"On day one when I’m elected president, I’m going to invite all the members of the Paris accord to Washington, D.C. They make up 85% of the problem. They know me, I’m used to dealing with them on international relations. I will get them to up the ante in a big way," he said.

He singled out China’s Belt and Road Initiative as propping up coal power.

"They’re taking the dirtiest coal in the world, mostly out of Mongolia, and spreading it around the world," he said.

In his first 100 days, Biden said he would send a message to Beijing: "If you continue, you will suffer severe consequences because the rest of the world will impose tariffs on everything you’re selling, because you are undercutting the entire economy."

Domestically, Biden said transmission lines and battery storage would get big boosts from his administration.

Biden also touted a Nevada solar plant that would be one of the largest in the world — an apparent reference to the $1 billion Crescent Dunes thermal solar plant, which flopped as cheaper technology came online as it was opening.

The project had won major support from the Obama administration before it folded. Bloomberg made a brief reference to that but didn’t linger on it.


The former mayor of New York touted his work with the Sierra Club to shutter all coal-fired power plants. He said the programs he’s financed have closed 304 plants already.

But he also offered a defense of fracking, saying that it only releases methane, one of the most potent greenhouse gases, when companies don’t follow the rules.

He followed that by saying climate models have underestimated warming and action needs to come much faster than previously thought.

"No scientist thinks the numbers for 2050 are 2050 anymore, they’re 2040, 2035 — the world is coming apart faster than any scientific study had predicted," he said.

He also emphasized rejoining the Paris Agreement.

"If we don’t, we’re the ones who are going to get hurt just as much as anybody else," Bloomberg said, adding that the same argument would persuade China to increase its commitments.

Rejoining the climate accord would mean serious cooperation, he said.

"That’s why I don’t want to have us cut off all relationships with China, because you’ll never solve this problem without China and India," he said, calling India the bigger troublemaker.


Warren touted her plan to ban drilling and mining on public lands, making only minor concessions for mining the minerals required for solar panels or wind turbines.

"If we need to make exceptions because there are specific minerals we’ve got to have access to, then we locate those and we do it not in a way that just is about the profits of giant industries, but in a way that is sustainable for the environment," she said.

She also nested climate within her broader agenda of anti-corruption.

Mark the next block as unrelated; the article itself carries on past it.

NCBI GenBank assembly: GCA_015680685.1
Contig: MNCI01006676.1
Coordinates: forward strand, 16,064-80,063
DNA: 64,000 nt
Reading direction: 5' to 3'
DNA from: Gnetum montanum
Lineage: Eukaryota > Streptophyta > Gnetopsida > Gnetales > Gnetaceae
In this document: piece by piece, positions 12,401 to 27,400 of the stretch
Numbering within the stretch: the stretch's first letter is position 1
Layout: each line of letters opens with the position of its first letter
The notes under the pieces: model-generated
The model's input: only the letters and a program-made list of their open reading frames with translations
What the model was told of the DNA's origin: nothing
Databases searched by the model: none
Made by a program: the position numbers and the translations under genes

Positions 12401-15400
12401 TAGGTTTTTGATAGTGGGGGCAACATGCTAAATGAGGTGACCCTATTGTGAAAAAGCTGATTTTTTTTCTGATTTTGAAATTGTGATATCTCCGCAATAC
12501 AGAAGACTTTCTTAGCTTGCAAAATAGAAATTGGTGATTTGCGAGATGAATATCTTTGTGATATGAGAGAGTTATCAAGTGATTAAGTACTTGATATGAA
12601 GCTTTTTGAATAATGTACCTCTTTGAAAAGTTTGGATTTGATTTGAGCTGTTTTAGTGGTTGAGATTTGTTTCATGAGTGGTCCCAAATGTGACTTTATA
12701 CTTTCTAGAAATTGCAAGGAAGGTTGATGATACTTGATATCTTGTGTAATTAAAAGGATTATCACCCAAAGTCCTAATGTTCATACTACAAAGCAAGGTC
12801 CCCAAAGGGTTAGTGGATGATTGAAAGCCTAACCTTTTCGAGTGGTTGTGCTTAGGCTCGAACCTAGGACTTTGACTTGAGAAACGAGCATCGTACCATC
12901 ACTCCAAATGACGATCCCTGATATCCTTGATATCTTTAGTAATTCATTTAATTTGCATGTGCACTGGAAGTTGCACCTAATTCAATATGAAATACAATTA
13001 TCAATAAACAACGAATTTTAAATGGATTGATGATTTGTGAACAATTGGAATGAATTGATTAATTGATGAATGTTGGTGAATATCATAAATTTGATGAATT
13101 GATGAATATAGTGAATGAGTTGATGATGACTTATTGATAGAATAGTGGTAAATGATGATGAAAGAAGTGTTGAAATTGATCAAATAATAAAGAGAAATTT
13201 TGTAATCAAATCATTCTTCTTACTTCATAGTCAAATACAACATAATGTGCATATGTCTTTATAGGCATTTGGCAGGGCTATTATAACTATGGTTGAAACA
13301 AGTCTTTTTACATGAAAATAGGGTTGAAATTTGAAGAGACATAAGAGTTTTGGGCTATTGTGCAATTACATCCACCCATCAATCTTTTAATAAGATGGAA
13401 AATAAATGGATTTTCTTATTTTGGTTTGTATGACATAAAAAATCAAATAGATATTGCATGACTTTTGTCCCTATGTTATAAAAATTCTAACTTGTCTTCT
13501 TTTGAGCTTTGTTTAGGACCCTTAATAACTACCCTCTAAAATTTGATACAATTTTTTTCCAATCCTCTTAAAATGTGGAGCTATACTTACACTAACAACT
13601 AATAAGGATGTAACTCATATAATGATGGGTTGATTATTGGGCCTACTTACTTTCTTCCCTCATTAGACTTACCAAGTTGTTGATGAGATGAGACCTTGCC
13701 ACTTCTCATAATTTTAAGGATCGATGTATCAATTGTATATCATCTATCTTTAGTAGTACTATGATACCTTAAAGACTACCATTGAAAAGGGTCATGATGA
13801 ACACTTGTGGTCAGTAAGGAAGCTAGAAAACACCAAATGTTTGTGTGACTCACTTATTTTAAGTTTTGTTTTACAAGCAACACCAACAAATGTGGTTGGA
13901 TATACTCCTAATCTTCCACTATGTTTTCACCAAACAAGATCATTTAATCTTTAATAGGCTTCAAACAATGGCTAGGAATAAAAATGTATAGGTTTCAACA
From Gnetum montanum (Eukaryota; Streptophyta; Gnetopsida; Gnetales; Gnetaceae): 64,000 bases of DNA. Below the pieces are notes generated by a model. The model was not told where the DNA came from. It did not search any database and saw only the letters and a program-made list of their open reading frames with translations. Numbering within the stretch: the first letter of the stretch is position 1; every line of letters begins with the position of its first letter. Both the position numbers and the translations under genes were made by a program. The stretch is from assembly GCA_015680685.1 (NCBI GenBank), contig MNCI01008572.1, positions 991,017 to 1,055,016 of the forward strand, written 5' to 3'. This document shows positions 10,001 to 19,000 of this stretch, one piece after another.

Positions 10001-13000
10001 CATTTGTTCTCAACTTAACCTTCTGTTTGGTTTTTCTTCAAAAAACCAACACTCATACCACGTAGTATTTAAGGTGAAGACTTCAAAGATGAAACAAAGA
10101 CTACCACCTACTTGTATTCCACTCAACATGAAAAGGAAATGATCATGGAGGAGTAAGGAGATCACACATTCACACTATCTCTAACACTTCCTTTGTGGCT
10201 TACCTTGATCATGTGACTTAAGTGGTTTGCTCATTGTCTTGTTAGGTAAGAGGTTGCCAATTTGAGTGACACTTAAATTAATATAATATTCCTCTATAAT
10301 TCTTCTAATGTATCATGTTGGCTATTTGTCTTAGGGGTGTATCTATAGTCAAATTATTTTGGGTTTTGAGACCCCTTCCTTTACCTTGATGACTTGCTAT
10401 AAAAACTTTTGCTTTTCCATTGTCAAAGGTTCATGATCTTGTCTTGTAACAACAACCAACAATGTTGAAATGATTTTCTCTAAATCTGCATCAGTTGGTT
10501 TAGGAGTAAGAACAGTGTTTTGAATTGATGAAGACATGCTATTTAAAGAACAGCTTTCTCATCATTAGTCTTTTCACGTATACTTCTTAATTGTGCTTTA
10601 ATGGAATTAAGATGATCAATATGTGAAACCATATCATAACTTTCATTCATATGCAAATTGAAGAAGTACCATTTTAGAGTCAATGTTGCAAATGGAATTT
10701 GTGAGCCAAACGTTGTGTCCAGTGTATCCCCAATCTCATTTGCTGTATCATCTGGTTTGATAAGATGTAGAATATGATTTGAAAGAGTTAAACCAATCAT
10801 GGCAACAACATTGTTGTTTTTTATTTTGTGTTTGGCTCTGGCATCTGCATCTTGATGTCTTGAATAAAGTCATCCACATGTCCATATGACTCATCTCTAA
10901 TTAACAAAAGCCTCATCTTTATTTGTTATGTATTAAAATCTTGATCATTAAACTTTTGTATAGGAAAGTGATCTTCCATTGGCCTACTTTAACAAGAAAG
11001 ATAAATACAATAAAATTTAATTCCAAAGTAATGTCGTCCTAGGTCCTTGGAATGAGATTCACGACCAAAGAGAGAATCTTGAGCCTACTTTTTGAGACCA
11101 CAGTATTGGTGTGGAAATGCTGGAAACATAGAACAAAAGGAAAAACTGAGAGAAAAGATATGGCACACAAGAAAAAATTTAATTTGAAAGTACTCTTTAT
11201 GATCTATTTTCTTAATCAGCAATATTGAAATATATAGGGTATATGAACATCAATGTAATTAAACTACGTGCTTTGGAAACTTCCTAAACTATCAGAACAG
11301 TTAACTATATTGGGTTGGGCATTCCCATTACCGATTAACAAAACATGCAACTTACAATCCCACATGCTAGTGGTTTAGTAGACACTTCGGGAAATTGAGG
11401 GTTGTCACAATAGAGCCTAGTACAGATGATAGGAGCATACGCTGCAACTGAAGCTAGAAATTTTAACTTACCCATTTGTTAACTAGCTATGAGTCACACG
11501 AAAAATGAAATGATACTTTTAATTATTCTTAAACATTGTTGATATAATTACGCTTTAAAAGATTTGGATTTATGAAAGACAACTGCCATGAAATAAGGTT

"The first thing I want to do in Washington is pass my anti-corruption bill so we can start making the changes that we need to make on climate," she said.

She said candidates who want to preserve the filibuster are giving fossil fuel companies a veto over climate policy.

Warren emphasized environmental justice too, saying the issue deserved "more than a glancing blow." She said she would spend $1 trillion to reverse the disproportionate damage done to communities of color.

"We cannot simply talk about climate change in big, global terms. We need to talk about it in terms of rescuing the communities that have been damaged," she said.


Buttigieg said the next president needs to make climate "the national project that breaks down the partisan and political tug-of-war that prevents anything from getting done."

That could be accomplished, he said, by emphasizing that climate jobs will come quickly while also bringing in sectors that might otherwise be spooked by climate policy, like agriculture and industry.

He took a harder line internationally.

"I’m a little skeptical that ‘convincing’ will do the trick when it comes to China," he said. "America has repeatedly overestimated our ability to shape Chinese ambitions. But what we can do is ensure that we use our tools," as he was cut off by the moderators and other candidates.


In the past, Klobuchar sounded open to the continued use of natural gas, distinguishing her from rivals who want to phase it out immediately. Last night she stepped closer to the rest of the pack.

"I’ve made it very clear that we have to review all of the permits that are out there right now for natural gas and then make decisions on each one of them, and then not grant new ones until we make sure that it’s safe," Klobuchar said, stressing that gas is a transition fuel.

She also called for a carbon tax that pays dividends.